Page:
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A Hammer And A Fire

George Whitefield was one of the primary instruments God used in the First Great Awakening. This revival and renewal of religion swept portions of Europe as well as parts of the American colonies between the 1730s and the 1770s. He often preached outside in the fields and wherever a crowd would gather. Many church officials were greatly displeased that a preacher would do such a thing.

Whitefield crossed the Atlantic numerous times in order to preach in Europe and the colonies. July of 1764 found him in Charleston, South Carolina. After preaching he wrote these words in his journal, “Many moral, or good sort of men, who before were settled on their lees (The lee is the sheltered or protected area or side. So he is probably speaking of men who felt safe and secure in their morality) have been gloriously awakened to seek after Jesus Christ; and many a Lydia’s heart hath been opened to receive the things that were spoken. Indeed, the word came like a hammer and a fire”(Emphasis added.).

These words jumped off the page at me when I read them. Indeed, I have not been able to get them out of my head. As I considered their implications I was led to a passage of Scripture where the same words are used. So undoubtedly Whitefield had this passage in mind when he entered them into his journal.

The words are found in Jeremiah 23:29, “Is not my word like fire,” declares the Lord, and like a hammer that breaks a rock in pieces?” The context for understanding these words begins in verse 9. As you read these verses you find that the false prophets are constantly saying that God has given them a vision or a dream. So they proclaim it to the people and what happens? Ungodliness spreads through the land. The worship of false gods takes place. Adultery and wicked acts increase and the people end up with a false hope because they are told everything is okay.

In verses 21 and 22 God declares these are not his prophets. What is the evidence for his statement? God asserts, “If they had stood in my council, they would have proclaimed my words to my people and would have turned them from their evil ways and from their evil deeds.” Why is this so? The answer is given in verses 28 and 29. God’s Word breaks sin into pieces. It doesn’t let us cling to sin in our lives. The Holy Word of God and the darkness of sin cannot abide in the same place. Furthermore, the Word burns the chaff or straw out of our lives. The search light of the Word exposes worthless things and trash that are leading us astray. It forces us to deal with them. We could summarize these verses as follows: You cannot mistake the true Word because of its inevitable effects.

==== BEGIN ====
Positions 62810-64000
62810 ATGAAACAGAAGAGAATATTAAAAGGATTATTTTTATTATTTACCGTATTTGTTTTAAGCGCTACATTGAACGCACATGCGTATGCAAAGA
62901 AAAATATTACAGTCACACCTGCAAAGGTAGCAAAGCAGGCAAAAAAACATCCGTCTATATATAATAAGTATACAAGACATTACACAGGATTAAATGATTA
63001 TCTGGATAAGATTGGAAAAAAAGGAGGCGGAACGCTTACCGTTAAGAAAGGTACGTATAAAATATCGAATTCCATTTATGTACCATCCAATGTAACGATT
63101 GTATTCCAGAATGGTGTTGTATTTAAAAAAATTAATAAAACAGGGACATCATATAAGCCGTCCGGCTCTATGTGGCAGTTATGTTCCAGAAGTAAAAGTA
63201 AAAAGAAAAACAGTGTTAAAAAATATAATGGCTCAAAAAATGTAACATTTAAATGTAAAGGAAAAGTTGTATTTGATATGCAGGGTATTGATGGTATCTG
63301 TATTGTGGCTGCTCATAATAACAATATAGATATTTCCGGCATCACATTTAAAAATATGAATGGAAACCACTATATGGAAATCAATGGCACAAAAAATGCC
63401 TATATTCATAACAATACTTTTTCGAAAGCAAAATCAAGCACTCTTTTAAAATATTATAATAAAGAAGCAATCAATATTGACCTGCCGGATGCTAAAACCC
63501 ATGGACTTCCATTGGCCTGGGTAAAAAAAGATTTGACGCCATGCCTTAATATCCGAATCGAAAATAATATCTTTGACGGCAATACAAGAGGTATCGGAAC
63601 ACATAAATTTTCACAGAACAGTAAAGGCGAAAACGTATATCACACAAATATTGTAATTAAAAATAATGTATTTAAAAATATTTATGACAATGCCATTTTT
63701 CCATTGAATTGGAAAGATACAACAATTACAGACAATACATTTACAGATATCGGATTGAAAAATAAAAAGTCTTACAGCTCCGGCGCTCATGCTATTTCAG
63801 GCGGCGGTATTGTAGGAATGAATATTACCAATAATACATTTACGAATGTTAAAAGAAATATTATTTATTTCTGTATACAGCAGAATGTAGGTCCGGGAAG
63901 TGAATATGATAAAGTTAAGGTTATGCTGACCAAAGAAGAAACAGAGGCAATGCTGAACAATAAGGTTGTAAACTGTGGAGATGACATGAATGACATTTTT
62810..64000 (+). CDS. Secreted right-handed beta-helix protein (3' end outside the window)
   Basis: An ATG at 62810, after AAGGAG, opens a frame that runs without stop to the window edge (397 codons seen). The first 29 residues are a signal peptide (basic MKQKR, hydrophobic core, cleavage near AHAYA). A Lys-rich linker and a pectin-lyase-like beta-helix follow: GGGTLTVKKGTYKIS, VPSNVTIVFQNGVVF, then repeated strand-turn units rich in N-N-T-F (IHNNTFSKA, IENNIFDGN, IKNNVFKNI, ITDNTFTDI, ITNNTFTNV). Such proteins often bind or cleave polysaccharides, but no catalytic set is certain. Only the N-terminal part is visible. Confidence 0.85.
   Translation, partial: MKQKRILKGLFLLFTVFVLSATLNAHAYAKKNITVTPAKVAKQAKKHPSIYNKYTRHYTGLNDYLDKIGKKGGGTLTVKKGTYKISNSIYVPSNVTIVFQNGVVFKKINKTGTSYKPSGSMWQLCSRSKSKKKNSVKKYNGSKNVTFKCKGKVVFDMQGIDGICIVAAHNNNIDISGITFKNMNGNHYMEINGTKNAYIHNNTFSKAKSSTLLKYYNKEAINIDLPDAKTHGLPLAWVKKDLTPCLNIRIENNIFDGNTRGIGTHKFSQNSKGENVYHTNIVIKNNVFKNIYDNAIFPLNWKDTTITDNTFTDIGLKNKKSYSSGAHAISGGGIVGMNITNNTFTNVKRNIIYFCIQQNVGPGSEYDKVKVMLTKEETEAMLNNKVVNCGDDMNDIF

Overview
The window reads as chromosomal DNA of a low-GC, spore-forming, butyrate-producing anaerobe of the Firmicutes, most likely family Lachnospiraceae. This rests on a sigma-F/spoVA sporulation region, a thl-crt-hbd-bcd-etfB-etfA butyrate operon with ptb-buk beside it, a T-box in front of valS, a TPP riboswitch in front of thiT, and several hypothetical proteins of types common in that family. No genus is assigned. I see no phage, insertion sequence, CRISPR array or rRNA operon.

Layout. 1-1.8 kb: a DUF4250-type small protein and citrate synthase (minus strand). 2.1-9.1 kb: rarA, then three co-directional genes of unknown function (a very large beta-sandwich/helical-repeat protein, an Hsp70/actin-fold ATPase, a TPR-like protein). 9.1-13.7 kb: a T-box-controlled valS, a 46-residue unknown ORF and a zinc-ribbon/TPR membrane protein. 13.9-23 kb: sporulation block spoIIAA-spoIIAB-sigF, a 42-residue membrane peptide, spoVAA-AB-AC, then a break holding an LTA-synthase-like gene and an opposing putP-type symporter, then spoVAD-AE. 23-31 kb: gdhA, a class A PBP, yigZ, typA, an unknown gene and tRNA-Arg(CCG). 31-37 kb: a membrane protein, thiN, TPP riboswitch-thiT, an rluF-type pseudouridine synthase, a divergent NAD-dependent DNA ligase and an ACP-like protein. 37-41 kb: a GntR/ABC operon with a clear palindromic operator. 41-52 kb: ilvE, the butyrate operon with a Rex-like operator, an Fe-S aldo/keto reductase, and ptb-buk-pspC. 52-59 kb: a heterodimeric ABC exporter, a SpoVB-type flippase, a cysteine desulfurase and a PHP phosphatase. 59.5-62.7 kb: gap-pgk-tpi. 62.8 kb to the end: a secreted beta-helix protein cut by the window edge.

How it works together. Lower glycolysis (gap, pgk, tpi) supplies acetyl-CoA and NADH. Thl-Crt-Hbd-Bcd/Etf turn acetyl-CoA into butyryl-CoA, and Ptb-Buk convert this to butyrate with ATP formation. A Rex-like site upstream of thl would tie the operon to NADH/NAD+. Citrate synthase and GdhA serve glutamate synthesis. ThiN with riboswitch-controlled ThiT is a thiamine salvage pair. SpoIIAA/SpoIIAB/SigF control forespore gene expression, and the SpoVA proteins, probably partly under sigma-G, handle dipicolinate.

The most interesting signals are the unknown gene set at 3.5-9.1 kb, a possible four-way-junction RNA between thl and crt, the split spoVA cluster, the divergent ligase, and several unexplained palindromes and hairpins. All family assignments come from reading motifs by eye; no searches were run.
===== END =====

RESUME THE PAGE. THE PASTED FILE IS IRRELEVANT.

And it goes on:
As I considered these things I was reading Practical Religion by J.C. Ryle. This book was published in England in 1878. So Ryle lived and ministered in England a little over 100 years after Whitefield wrote these words in his journal. This connection is important because Ryle is writing because of the lack of “practical religion” or a relationship with God that affects our daily lives. He, like Jeremiah the prophet, is heartbroken by the vast number of people he sees that just have formal religion. They have not experienced a heart relationship with God through Jesus Christ.

Ryle had the same concern that gripped Whitefield. The generation that came up after Whitefield in England had lost a great truth. They needed a spiritual awakening. So Ryle focuses on the Word of God. His “papers”, as he calls his chapters, are each built around a passage of Scripture. Each chapter is a convicting call to hear and obey the Word.

He begins with a brief account of the many “spiritual privileges” that abound in his society. He says, “There never were so many signs of religion in the land, so many sermons preached, so many services held in churches and chapels, so many Bibles sold, so many religious books and tracts printed, so many Societies for evangelizing mankind supported.”

If this was true in 1878, what about today? Just think of how easy it is to get a Bible or hear a sermon or get a good Christian book. We have smart phones, laptops, iPads, iPods, Kindles, Nooks and all kinds of eBooks. We also have all the normal publishing of books and Bibles at our fingertips with Amazon and other services like them. We have apps and all kinds of software available to help us study the Bible. There have never been so many tools and helps available.

So as we come to the end of 2014 and look toward 2015, there are several questions I would like each of us at New Covenant Bible Church to consider: Is the Word of God like a hammer and a fire in our lives? Is the Word breaking up the sin and burning up the worthless things in our lives? Is the Word penetrating to the very core of our being and taking away those “old loves” and replacing them with a love for and delight in God?

If you must answer “No” to these questions, I then encourage you to get into the Word so it can get into you and do its work. May 2015 become a Year in the Word for you for the good of your soul.

Your elder,

Jim Gordon